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  • Writer's pictureMike Gould

Ray of hope in the bleak midwinter

The facade of our house, lit up by the necklace of lights which I risked life and limb to erect (ok - I got a rose thorn in the thumb), is like any other festively-decorated home merely a frontage for the realities of family life which have their ups and downs. But that, in a way, is the purpose of decoration - to draw us for a moment out of the everyday into a few seconds of wonder. I grant that my single set of cheap lights is not going to challenge that of a New York department store but it gives us pleasure.

It's difficult not to think of the world as bleak and unforgiving in the current climate. And for those who are left facing the penuries of the government's Universal Credit scheme, or are waiting in a Home Office black hole for citizenship or to fight deportation, it is material change that is required not empty rhetoric. Yet words matter. To give voice to the homeless, to the Windrush generation, to those who the Stansted 15 tried to free, is to give hope - even if succour is a long time coming.

Recently, I have been listening to the marvellous podcast, The Compass, on the BBC World Service. I have particularly enjoyed writer Dava Sobel's reflections (appropriately enough) on the Sun - and its profound effect on every aspect of our lives. For me, at a time of year when I have been contemplating the sunset of my mother's life, blazing ingloriously in her confusion to its end, the light of Sobel's words travelling across the dark hours as I try to sleep has been life-giving. At such a time, I treasure the solace of another's voice speaking of wonders which we are only just beginning to understand.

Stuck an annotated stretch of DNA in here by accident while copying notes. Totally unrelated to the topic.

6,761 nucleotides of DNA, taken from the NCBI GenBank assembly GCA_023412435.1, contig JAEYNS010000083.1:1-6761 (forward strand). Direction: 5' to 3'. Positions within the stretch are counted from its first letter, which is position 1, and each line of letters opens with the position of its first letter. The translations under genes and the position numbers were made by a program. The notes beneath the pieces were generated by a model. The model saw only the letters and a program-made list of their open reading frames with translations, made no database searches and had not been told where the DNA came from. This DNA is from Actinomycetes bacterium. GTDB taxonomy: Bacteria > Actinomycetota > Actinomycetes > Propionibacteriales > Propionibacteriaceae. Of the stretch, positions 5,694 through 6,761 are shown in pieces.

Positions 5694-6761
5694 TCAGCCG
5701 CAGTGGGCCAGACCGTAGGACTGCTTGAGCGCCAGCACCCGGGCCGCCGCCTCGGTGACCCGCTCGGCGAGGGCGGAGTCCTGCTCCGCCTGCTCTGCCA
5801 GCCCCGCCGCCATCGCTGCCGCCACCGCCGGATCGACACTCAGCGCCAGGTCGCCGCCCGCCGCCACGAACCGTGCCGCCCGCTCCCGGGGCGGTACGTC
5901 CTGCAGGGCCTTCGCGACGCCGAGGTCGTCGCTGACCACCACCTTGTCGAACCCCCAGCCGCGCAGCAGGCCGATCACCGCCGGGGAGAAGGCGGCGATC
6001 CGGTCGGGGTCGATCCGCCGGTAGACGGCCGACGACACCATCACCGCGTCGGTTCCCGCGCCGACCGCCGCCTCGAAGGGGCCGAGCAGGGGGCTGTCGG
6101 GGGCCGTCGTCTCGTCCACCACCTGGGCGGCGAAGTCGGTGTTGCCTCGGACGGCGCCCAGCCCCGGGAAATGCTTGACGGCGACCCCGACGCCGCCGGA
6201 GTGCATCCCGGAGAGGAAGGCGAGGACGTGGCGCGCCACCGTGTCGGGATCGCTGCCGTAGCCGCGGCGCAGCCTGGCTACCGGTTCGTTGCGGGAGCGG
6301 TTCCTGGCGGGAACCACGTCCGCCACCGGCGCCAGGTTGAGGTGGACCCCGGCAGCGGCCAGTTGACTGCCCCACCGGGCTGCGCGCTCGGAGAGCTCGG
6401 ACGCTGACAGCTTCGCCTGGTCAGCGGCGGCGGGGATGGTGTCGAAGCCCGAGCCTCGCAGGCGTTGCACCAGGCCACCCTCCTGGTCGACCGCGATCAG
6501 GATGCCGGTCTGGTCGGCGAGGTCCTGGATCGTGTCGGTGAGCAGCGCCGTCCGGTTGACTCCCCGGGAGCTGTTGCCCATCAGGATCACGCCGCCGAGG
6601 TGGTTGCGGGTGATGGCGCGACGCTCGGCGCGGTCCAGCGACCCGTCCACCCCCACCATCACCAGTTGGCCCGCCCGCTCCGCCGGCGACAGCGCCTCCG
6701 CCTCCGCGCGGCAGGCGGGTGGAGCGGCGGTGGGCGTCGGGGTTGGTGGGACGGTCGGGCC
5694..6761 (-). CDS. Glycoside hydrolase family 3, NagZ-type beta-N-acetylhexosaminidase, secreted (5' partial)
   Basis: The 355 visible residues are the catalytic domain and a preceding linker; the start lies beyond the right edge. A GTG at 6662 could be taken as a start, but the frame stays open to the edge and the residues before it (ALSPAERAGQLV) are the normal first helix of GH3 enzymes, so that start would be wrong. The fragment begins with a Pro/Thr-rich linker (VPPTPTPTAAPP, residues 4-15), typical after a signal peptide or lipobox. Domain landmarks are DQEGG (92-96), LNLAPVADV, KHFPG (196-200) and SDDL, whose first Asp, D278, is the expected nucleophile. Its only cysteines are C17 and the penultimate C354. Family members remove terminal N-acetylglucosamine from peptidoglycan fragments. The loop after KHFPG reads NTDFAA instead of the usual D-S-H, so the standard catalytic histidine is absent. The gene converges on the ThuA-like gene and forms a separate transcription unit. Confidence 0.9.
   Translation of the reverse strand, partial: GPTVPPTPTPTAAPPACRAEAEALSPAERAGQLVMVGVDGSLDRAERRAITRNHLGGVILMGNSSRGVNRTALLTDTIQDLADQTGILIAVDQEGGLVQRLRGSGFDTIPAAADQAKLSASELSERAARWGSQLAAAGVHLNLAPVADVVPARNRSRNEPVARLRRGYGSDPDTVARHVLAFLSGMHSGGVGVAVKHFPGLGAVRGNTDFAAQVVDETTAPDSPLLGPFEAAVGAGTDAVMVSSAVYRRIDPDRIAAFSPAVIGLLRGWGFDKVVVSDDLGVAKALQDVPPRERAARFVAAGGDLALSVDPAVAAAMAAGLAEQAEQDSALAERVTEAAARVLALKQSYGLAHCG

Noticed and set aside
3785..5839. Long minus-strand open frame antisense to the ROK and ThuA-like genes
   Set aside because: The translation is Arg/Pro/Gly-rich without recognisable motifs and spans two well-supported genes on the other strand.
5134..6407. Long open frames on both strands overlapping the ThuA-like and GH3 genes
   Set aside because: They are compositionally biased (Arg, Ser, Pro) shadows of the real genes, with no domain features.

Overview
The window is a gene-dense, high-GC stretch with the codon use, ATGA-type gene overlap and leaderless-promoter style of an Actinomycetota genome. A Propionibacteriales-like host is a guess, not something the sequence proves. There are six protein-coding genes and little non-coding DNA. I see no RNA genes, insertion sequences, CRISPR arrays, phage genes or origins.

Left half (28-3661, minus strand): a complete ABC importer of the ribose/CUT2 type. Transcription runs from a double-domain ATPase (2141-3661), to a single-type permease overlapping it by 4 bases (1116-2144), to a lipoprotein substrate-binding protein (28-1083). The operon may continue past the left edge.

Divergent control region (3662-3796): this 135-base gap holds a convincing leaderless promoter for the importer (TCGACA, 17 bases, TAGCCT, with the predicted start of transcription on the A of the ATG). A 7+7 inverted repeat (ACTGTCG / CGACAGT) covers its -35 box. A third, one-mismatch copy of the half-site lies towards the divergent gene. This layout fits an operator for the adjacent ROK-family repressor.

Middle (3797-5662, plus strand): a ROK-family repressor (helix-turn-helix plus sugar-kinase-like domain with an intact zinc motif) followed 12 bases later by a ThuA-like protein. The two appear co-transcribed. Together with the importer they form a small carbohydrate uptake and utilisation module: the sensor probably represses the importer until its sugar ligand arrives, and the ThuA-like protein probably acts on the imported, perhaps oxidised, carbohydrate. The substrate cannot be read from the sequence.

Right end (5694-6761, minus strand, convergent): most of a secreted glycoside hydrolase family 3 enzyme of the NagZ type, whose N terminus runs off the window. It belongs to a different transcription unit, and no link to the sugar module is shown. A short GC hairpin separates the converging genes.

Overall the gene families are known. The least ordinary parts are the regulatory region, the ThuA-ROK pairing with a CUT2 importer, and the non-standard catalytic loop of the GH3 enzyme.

I think I mentioned in an earlier podcast how reading my poem about a hare to my mother gave her a moment of solitary delight in her suffering. I knew the poem could not turn back the tide of confusion, but it was at least a small island in the storm. If the Christmas lights mean anything at all, then they represent for those of us who are lucky enough to have a roof over our heads, a temporary beauty - however garish or cool we judge them to be; a moment to cherish what we have.

It's difficult not to be trite about Christmas. Equally we cannot avoid the particular meaning in the symbolism of the season - the closing of the year, the giving and receiving of gifts, the long nights and short days. If we do nothing else in this time of division, we should at least consider how the words we use, scribbled in a card, emailed to our MP, keyed into a smartphone to our friends (or enemies) can both heal or hurt.

Happy Christmas.

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